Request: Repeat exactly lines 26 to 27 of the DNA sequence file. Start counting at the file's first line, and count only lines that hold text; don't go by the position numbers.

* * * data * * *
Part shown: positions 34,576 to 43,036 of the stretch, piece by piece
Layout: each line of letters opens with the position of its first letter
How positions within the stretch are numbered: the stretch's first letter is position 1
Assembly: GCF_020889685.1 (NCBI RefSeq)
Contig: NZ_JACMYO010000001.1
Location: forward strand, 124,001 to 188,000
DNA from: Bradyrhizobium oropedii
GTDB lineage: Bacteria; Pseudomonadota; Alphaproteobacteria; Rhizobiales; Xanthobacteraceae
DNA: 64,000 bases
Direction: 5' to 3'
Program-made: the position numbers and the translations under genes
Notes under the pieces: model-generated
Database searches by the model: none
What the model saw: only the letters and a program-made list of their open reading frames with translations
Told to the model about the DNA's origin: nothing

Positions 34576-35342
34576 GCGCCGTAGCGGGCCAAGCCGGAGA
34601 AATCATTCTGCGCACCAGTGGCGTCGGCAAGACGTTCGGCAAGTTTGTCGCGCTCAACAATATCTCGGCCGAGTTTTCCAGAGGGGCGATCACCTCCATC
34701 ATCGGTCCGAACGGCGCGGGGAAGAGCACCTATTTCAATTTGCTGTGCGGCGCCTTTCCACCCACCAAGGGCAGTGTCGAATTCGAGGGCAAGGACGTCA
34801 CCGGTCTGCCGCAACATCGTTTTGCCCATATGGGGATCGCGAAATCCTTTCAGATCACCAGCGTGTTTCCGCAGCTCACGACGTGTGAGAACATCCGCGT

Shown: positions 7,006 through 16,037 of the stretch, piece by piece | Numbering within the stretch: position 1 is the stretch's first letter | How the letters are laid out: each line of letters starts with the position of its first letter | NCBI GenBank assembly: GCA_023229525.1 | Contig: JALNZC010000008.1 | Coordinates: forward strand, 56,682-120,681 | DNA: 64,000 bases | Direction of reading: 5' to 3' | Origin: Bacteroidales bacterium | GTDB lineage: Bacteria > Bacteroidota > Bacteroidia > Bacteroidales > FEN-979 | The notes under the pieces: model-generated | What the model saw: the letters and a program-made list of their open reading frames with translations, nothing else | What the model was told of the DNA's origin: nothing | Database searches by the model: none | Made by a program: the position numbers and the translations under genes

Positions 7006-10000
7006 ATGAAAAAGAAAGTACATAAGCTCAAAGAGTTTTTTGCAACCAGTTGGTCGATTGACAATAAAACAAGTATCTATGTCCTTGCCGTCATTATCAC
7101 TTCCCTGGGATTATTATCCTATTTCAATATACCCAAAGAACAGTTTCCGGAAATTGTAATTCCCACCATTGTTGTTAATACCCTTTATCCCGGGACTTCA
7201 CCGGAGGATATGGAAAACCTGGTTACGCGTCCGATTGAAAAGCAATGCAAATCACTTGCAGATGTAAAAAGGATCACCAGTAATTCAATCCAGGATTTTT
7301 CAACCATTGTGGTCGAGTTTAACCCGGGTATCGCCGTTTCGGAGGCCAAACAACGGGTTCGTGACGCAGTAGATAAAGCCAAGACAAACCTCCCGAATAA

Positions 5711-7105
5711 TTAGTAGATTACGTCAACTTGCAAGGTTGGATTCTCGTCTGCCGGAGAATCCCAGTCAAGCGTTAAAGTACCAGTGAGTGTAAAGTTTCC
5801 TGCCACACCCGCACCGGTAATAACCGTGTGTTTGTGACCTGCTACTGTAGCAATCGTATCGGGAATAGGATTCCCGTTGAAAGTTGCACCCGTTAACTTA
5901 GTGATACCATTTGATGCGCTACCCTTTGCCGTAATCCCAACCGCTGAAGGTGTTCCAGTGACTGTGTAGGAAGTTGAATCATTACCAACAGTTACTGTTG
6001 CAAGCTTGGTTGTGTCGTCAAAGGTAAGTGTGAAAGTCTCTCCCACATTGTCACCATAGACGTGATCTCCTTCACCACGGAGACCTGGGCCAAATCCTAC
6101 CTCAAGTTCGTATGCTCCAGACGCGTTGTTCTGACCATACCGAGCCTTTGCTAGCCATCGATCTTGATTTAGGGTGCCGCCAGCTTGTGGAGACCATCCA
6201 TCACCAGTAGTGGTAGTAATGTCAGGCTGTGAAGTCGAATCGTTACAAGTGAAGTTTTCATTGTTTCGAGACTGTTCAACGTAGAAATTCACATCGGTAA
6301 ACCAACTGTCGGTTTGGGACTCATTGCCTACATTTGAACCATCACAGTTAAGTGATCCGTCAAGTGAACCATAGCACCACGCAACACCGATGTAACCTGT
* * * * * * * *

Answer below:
7301 CAACCATTGTGGTCGAGTTTAACCCGGGTATCGCCGTTTCGGAGGCCAAACAACGGGTTCGTGACGCAGTAGATAAAGCCAAGACAAACCTCCCGAATAA

Positions 5711-7105